# Is Gravity a function of mass or density

1. Aug 17, 2010

### curiouschris

I know I have a very simplistic understanding of gravity. but nonetheless I was contemplating black holes when an anomaly struck me.

Gravity (strength of) in my simplistic terms...
Gravity is a function of mass the more mass (matter) the stronger the force called gravity.

Creation of a black hole as I understand it...
A star at least 3 times greater than ours explodes into a supernova it then collapses back onto itself under its own gravitational influence. no longer supported by its nuclear reactions it continues to collapse eventually crushing the matter inside it to a super dense object. the gravity from this object is so strong even light cannot escape it.

Oooh I just thought of something else. but I digress.

Back to the original train wreck of thought....

Where does the "extra" gravity come from?

Surely the strength of the gravity is the same before and after the collapse. There is approximately the same amount of matter. Only its density has changed.
(I imagine a little got sucked back in from the surrounds if there was anything nearby. At the same time I imagine an amount was ejected never to return).

Does this mean that gravity is actually a function of density?
In other words as the density increases so does the strength of the gravity.

My digression is about the nature of gravity. If gravity is a wave and it travels in waves at the speed of light then how can gravity itself escape a black hole?

Personally I don't think gravity is a wave, though a perturbation in the field can travel as a wave at the speed of light.

I haven't asked this in cosmology as I felt except for the reference to black holes this is more of a general physics question.

CC

2. Aug 17, 2010

### Janus

Staff Emeritus
The total gravity of the black hole does not increase. If you were a given distance from a black hole before and after it forms you would not feel any difference in gravity.

However, gravity does increase as you get closer to the object's center as long as you don't go below its surface. When a black hole shrinks, its surface becomes closer to its center. This allows you to get a lot closer to its center without ever hitting its surface.

With a black hole, the original mass has shrunk so small that you can get so close to its center that you reach a point where the gravity is strong enough to stop even light from escaping.

3. Aug 17, 2010

### curiouschris

Thanks Janus

If that's the case which I did surmise. but seemed to be at odds to what I know of black holes.

Then black hole in a celestial sense must be tiny. The event horizon must be a lot smaller in diameter than the original star that created it. I thought or perhaps assumed black holes were huge objects consuming whole galaxies and the odd battle cruiser.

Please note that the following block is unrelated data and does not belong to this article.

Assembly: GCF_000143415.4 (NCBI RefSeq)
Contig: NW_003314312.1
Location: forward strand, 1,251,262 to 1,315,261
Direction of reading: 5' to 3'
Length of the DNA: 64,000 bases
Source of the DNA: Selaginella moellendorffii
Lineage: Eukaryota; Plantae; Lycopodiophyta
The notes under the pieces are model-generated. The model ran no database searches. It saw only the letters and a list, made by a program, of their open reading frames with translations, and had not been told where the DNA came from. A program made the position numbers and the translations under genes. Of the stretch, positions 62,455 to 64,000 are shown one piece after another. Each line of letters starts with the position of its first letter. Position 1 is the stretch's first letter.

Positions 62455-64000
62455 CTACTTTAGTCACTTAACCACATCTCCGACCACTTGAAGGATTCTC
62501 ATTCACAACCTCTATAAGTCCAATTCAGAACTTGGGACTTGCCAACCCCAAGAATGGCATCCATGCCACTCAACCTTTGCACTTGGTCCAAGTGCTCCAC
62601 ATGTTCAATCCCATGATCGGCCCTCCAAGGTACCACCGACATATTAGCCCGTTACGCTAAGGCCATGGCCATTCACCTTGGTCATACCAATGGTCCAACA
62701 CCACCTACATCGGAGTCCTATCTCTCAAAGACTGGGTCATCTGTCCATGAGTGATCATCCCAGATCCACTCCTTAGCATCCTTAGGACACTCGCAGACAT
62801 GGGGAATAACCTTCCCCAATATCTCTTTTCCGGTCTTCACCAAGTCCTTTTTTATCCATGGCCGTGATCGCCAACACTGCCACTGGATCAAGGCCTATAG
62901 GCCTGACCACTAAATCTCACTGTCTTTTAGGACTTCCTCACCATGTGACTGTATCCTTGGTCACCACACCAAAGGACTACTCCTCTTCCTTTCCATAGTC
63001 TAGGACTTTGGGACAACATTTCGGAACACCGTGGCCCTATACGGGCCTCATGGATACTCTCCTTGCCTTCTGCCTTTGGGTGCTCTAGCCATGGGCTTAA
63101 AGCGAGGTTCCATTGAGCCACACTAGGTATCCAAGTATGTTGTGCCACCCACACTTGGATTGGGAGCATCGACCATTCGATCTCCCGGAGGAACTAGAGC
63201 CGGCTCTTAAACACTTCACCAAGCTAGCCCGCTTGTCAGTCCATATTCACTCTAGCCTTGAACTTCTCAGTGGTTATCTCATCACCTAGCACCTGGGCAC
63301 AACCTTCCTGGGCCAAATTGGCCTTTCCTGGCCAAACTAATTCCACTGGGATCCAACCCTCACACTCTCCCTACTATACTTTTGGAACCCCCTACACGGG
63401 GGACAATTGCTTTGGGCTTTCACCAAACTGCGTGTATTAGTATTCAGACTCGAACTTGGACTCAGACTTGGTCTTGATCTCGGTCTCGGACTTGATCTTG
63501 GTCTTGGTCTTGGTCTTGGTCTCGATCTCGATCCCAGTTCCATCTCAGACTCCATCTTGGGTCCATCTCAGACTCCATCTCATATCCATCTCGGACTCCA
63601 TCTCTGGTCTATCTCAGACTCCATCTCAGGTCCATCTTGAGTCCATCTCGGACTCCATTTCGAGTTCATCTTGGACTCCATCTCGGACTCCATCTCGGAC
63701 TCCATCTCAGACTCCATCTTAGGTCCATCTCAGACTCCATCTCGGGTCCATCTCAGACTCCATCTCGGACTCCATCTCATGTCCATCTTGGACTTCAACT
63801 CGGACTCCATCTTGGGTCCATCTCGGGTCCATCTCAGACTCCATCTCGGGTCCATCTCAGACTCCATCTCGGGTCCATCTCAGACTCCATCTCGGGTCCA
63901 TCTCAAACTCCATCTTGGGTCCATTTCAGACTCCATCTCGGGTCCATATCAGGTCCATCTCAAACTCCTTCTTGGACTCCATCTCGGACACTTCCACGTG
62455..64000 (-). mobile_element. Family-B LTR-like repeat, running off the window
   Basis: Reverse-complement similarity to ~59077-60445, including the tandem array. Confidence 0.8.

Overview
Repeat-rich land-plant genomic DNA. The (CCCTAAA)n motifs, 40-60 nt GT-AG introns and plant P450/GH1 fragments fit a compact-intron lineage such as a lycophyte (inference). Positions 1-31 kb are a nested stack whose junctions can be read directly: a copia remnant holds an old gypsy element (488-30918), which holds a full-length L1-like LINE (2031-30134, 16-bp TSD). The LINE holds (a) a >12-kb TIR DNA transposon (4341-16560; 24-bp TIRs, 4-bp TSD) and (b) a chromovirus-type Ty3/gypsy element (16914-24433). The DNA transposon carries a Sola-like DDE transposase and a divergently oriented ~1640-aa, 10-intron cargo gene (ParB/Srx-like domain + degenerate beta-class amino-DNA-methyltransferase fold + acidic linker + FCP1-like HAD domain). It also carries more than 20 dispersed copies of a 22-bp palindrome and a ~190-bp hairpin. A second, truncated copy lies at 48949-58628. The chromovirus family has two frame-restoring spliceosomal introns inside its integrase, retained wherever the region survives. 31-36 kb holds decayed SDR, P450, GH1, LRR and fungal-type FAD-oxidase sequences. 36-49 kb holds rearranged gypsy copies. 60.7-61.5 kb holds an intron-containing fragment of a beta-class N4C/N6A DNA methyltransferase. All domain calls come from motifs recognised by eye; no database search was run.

Instead are they mere kilometers or even meters across?

CC

4. Aug 17, 2010

### curiouschris

Oh cool I have just found a link that bears out this discussion

Of course I realise their is supermassive ones as well. I guess they are the ones that filled my imagination.

CC

5. Aug 17, 2010

### loseyourname

Staff Emeritus
I think you're confusing the whirpool of matter that gets sucked into a black hole (which can be very large) with the black hole itself, which in classical theory has no size at all but is a singularity of infinite density. You might also be thinking about the radius of the event horizon, which can range from a few millimeters to many thousands of kilometers.

Edit: I guess you realized that. The Schwarzschild Radius is the radius of the event horizon.

6. Aug 17, 2010

### curiouschris

My thoughts were that the "whirlpool" of matter sucked into the black hole would be the same whirlpool of matter sucked into the star before it became the blackhole.

As Janus explained for a given distance from the star the pull of gravity does not change as the sun descends into blackholeness.

That was what I had suspected was true, if gravity was mass reliant rather than density reliant.

What I had believed prior was that for some reason the gravity increased as a blackhole formed. sucking more and more of the neighbourhood in and therefore continuing to grow.

Anyone willing to respond to the question about how does gravity escape from a blackhole? I know it seems a silly question. but if gravity follows similar laws to light then surely it could not escape either.

7. Aug 18, 2010

### loseyourname

Staff Emeritus
That exact question was actually addressed on NASA's "ask an astrophysicist" FAQ page.